@Mike: If we don’t get the right ruling on this case, I would not be surprised at all to see the bigots take the initiative to try to make the process more difficult. It would be the perfect way for them to cover their sorry asses. That’s why we need to beat them to the punch, or at least keep up, and start getting stuff on the ballot that will penalize them. The tax issue is probably our best bet, and the most winnable one.

  • Guy

    @Bruno: I’m also hoping there is a 4:3 directive to the Legislature to get the state out of the marriage business. After all, the Yes on 8 supporters have already conceded domestic partnerships confer all the benefits of marriage. So, why should we have to parallel equal but separate institutions. Domestic partnerships for all will be the fastest way to get Prop. 8 repealed and create marriage equality for all in California for good.

  • Nikki

    @John K.:

    Here’s a Wiki edit I just made to Corrigan’s page. If you want details on the RealQuest real estate data, let me know…I’m trying to post this info EVERYWHERE in hopes someone will pick it up and fly with it. Maybe we can SHAME Corrigan into voting her conscience instead of her fear (of outing). The mainstream media is purposefully ignoring this aspect of the case so it is up to the blogosphere to do what it does best: Tell the world the G.D. truth.


    “A rumored lesbian, Corrigan’s sexual orientation stirred controversy on both sides of the gay rights divide. Anti-gay conservatives and Christians opposed her 2006 appointment to the Supreme Court of California, while gay rights activists remained relatively silent on the issue. That silence broke, however, in May 2008 after Corrigan cast one of the three dissenting votes in the landmark decision which granted full marriage equality to same-sex couples.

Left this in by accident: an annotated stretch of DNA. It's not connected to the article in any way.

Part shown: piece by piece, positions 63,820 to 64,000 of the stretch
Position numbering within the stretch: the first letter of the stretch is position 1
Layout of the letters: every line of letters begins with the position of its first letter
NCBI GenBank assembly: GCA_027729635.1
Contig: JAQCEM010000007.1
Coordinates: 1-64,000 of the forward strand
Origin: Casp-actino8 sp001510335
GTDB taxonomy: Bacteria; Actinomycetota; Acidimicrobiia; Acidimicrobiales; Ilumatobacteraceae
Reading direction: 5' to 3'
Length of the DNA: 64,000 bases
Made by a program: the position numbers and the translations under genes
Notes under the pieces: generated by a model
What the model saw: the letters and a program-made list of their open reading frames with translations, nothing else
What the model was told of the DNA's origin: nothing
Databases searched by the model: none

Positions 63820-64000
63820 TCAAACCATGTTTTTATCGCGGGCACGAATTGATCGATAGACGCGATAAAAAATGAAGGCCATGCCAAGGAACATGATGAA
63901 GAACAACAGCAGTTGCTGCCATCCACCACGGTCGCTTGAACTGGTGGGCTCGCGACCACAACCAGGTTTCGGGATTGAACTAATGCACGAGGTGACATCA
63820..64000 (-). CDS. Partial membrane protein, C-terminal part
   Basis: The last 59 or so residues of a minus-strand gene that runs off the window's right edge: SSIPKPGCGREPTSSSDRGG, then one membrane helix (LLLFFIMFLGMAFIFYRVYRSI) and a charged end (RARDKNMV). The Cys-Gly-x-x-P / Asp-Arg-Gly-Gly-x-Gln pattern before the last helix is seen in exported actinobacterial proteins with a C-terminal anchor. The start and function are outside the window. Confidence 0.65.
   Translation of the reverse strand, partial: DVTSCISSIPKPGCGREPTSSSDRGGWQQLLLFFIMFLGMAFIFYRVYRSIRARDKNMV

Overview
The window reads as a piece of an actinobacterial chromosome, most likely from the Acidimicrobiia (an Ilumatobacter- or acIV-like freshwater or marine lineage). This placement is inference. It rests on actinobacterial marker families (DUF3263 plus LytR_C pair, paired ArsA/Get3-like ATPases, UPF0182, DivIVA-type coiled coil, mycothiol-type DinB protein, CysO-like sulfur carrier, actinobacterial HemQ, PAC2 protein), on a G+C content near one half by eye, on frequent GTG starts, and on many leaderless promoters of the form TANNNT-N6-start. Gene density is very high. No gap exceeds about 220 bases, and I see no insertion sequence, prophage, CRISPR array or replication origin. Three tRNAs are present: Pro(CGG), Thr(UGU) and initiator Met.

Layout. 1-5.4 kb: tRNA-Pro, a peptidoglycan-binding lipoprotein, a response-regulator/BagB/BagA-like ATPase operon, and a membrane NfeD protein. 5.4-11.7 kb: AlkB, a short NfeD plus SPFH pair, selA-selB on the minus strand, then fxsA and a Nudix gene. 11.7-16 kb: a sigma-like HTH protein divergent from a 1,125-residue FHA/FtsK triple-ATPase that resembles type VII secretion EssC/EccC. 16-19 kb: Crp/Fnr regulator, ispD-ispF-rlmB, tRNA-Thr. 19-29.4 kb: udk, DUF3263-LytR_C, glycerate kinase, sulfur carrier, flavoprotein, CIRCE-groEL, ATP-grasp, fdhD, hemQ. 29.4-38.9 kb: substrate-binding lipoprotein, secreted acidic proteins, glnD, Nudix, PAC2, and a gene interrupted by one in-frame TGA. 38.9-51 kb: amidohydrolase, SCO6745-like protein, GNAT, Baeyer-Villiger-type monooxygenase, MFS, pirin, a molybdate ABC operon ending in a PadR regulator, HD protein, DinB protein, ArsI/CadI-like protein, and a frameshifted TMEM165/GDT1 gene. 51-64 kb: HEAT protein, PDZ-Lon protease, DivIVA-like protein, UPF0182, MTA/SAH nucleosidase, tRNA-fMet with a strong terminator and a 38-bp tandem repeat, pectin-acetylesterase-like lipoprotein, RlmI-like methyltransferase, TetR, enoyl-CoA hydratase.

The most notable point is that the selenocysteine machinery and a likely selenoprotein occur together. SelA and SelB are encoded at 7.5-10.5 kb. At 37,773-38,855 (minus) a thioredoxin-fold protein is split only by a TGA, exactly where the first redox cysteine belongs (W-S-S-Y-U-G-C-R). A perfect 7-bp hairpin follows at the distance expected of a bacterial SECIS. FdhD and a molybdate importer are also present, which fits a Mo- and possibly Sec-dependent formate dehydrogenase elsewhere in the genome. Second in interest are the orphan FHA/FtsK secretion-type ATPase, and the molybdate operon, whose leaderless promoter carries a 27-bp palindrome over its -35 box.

Gay rights bloggers, such as Michael Petrelis of the Petrelis Files blogsite, reported widely on Justice Corrigan’s sexual orientation, charging Corrigan with hypocrisy and betrayal of the LGBT community. Indeed, Corrigan’s relationship with Corinne Mohrmann, Executive Director of St. Vincent’s Day Home in Oakland, CA (Corrigan chairs the Day Home’s board of directors), has every appearance of a long-term, committed same-sex partnership; the two, in fact, purchased a home together in 1997 in an upscale Oakland hills neighborhood (source: and share the same residential address and telephone listing in, all but confirming the rumors of Corrigan’s sexual orientation.

    Neither the mainstream media nor Corrigan herself have publicly addressed the conundrum of why an intelligent, educated and personally-vested lesbian would rule against the best interests of either herself or that of her common-law spouse, Corinne Mohrmann. There is reasonable speculation, however, that Corrigan’s decision to remain closeted, along with her lack of empathy with the LGBT community, are most likely due to her indebtedness to California’s Republican Party (which, through numerous gubernatorial appointments, has been solely responsible for Corrigan’s high-rising success within the state judiciary) and to her deep and lifelong involvement with the Roman Catholic church — two highly conservative, anti-gay organizations which have expressed zero tolerance for outspoken, unapologetic homosexuals, especially among their own ranks.”

  • tavdy79

    @John K.: I think we all know exactly which religious group should be targeted at the ballot box in 2011.

    @Mike: There wouldn’t be a problem if the Constitution was altered such that any amendment that would remove rights from any suspect class (which LGBTs now are in CA) require both a supermajority vote in both houses of the CA legislature before being placed on the ballot, and a supermajority ballot vote to pass.

  • Jeffrey

    @Tavdy79: There wouldn’t be a problem if the Constitution was altered such that any amendment that would remove rights from any suspect class (which LGBTs now are in CA) require both a supermajority vote in both houses of the CA legislature before being placed on the ballot, and a supermajority ballot vote to pass.